The Chaos Legion have come to meet the special forces of the evangelical Imperial Empire on their home turf within the Calgari Sector. The Inquisition are tasked with the more challenging crusades of the Empire, in this case an initial investigation aboard an apparent abandoned ship behind enemy lines.
Players will create their own Inquisitor within a selection of three ranks:
- The Crusader: A Warrior / Paladin
- Psyker: A War Mage
- Assassin: A Rogue with fast reflexes
Skills To Pay the Bills
With various skill trees and other class based skills to learn, players will find enough customisation to cure their thirst for character building. The planning of said skill sets coupled with the viewpoint of Inquisitor – Martyr brings back fond memories from this reviewers’ day as a keen 40k table top enthusiasts. Maybe a 40k game with paintable figures and NFC capabilities is in order?
Fixed quests picked from the main campaign map aboard the Inquisitor ship will take up the majority of players’ time in the 41st Millennium. However, the aforementioned ship also serves as a convenient central hub based which houses quest givers, merchants and more. Side quests can be from fellow Inquisitors who need a hand or a conversation that needs following up. The title of Inquisitor really does mean to be inquisitive. Tarot missions come in handy for players who wish to influence the kind of loot they wish to receive and more. For Inquisitor modifications such as self-healing implants, the materials needed to craft can be tough to gather. This is where tarot missions come in really handy, just pick a relevant card and go grind for a while.
As previously mentioned, players can choose to purchase new weapons or upgrade the ones they already have to unlock new skills and combinations for their fully customisable Inquisitor. The combinations are near limitless, but that doesn’t mean they are all good ones. Skills are dependent on the players’ arsenal, not class. This means that customisation options are not locked to one class, but gives everyone a chance to try out new strategies in-game.
Weapon load outs are fixed until a level is complete, which can be awkward for testing out new weapons and abilities. 2 load outs can be built to switch between in between missions. Initially, the Inquisitor customisation can be overpowering, but quickly becomes a fun aspect to the title for RPG enthusiasts. Finding a weapon setup that works well for your protagonist and one that matches your play style is a rewarding one and adds to the titles immersion. Deeds are in-game trophies which can range from using a certain weapon to deal so much damage to just surviving a horde of enemies.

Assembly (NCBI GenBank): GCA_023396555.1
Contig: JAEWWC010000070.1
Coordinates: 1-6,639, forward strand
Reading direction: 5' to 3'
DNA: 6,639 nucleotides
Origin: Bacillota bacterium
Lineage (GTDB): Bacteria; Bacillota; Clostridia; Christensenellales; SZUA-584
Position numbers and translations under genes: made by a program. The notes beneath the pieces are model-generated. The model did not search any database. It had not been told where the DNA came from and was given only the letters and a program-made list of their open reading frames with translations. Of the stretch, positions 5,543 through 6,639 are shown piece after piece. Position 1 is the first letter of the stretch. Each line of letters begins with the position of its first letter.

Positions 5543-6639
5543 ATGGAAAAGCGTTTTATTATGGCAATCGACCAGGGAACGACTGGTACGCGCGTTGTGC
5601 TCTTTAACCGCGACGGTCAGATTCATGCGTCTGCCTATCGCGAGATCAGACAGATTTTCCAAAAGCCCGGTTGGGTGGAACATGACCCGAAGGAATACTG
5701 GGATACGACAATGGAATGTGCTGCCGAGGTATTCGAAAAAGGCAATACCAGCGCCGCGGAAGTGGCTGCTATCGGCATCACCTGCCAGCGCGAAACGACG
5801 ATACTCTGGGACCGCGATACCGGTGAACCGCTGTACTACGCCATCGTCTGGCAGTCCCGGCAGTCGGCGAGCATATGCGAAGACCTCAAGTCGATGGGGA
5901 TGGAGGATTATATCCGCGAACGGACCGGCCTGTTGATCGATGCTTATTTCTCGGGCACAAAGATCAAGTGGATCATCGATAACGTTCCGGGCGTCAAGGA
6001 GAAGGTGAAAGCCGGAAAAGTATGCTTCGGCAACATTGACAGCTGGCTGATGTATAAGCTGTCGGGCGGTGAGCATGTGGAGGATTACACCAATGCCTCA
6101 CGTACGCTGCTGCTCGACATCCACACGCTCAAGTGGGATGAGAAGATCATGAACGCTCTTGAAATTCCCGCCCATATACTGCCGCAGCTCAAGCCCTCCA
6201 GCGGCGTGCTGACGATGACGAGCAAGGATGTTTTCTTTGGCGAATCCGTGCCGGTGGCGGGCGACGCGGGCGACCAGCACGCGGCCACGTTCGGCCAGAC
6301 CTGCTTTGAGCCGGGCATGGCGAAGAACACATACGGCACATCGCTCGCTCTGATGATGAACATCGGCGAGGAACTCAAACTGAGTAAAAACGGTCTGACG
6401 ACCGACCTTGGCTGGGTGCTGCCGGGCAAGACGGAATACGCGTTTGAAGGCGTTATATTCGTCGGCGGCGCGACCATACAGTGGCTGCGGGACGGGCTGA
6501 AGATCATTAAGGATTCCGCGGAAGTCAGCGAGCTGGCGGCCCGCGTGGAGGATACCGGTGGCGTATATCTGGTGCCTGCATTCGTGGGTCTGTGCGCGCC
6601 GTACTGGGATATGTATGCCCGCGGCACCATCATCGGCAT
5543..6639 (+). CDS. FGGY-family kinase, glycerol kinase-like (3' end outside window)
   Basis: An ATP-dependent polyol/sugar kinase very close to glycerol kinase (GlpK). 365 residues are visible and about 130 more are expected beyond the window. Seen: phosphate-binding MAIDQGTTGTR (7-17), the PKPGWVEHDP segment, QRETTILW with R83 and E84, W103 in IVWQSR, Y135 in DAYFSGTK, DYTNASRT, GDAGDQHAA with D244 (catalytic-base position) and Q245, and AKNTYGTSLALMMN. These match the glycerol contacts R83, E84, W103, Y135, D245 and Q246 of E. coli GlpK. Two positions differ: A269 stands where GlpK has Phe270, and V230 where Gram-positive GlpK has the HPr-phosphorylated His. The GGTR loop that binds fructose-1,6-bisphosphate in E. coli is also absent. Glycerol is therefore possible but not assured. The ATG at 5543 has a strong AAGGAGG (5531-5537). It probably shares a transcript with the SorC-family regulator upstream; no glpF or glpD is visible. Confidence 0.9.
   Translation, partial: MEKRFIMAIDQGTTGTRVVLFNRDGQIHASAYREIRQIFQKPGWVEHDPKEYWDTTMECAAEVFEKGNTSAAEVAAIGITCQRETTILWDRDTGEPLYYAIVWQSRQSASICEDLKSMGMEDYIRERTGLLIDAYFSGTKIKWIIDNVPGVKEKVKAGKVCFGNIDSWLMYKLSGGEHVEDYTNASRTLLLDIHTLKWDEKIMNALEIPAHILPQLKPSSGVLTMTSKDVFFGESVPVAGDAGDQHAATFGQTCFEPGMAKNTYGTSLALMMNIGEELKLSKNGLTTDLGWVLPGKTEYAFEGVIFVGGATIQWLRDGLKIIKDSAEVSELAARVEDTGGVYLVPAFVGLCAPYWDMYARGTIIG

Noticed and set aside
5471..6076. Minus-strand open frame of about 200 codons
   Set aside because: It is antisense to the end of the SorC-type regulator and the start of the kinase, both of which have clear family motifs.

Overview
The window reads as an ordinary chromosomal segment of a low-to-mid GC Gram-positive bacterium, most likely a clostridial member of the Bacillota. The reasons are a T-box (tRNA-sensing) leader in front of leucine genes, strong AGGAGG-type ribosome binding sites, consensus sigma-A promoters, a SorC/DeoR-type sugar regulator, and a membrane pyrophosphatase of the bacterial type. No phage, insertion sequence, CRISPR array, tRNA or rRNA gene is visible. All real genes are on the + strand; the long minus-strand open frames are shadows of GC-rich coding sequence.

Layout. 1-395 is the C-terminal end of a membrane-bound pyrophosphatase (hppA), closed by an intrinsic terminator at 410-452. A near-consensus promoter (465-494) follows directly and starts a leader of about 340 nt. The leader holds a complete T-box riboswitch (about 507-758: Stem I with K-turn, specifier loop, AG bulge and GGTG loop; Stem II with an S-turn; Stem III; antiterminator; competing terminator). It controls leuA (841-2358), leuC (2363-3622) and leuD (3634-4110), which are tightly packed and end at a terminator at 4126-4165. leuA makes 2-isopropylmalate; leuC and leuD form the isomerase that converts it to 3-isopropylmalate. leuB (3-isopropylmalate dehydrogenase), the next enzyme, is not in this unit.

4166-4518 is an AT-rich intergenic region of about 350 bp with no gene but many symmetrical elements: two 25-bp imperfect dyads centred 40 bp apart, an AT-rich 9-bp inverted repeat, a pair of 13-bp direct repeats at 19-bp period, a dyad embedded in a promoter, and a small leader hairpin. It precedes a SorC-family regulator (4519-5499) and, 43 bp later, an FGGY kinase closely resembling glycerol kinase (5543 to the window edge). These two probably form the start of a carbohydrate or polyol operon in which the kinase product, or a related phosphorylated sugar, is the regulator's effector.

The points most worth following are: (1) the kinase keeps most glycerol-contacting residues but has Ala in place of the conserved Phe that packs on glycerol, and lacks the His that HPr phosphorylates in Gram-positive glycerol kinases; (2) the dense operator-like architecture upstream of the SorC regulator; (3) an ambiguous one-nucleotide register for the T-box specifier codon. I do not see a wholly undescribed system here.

Movement can feel sketchy throughout the games variable game time. In an unusual move for the Isometric ARPG genre, a cover mechanic is used to help players recover health and gain a tactical advantage over the Chaos hordes. Whilst it comes in handy, Inquisitors are the elite (Bar Elites of course) and should be able to handle a lot more than the standard Space Marine of any faction. One feels that a reduced damage mechanic should have been introduced for partial cover, much like the table top standard rule set. Aiming can also feel awkward with a forced auto aim with the addition of scenery occasionally blocking the players view.
Inquisitor – Martyr is very much typical of its genre, to the point where gameplay variation drops of the radar 3-4 hours in. Missions boil down to fetching, protecting an area and cleansing, which is a true shame considering the time Neocore games has put into different mission types and character customisation. Feeling like one has dressed up in a tailor made suit to a milk tasting book club, the foundation of the game is a basic one. In other words, the lights are on but nobody’s home. The title does however offer a couple of drop in co-op modes which does extend the games lifespan and would be quite a joyous activity, if it wasn’t for the frame rate.
Inquisitive Frame Rates
This reviewer played Warhammer 40,000: Inquisitor – Martyr on an Xbox one X and often encountered terrible frame rate drops. How this can happen with an Isometric game with mid-demanding textures is beyond this writer! It got so bad at times that it was hard to persevere through a mission, absolutely unacceptable for a 2018 release on a 4K capable console. Warhammer 40,000 is a universe full of amazing buildings, character design, lore and cyber ancient Gothic aesthetics, which are present within the game. It’s a shame to see such poor performance on a deep and complex franchise.
Whilst the voice acting reflects the upper echelons of the uber religious Imperial Empire, the sound effects and ethereal soundtrack bring to life the cathedral of a mothership the Inquisitors are laying down the law in along with other territories. This reviewer was very pleased with the sound engineering in Inquisitor – Martyr, however it only partially makes up for the immersion lost with the games overall poor performance.
Graphics and Presentation: 2.5
Overall Score: 3.2 / 5
Warhammer 40,000 Inquisitor – Martyrs saving grace is in its character building and sound engineering. Whilst the iconography of the 41st millennium is present throughout and some solid texture work is present, however the games terrible frame rate issues and movement mechanics really let it down. Whilst one hopes for these issues to be patched down the line, this reviewer feels let down by a developer that should know better.
Formats: Xbox One X (Reviewed), PlayStation 4 and Steam
Price: £52.99 (Microsoft Store)
Publisher: Big Ben Interactive
Developer: Neocore Games
Release Date: 23/08/2018
Age Rating: PEGI 18+
Review copy provided by publisher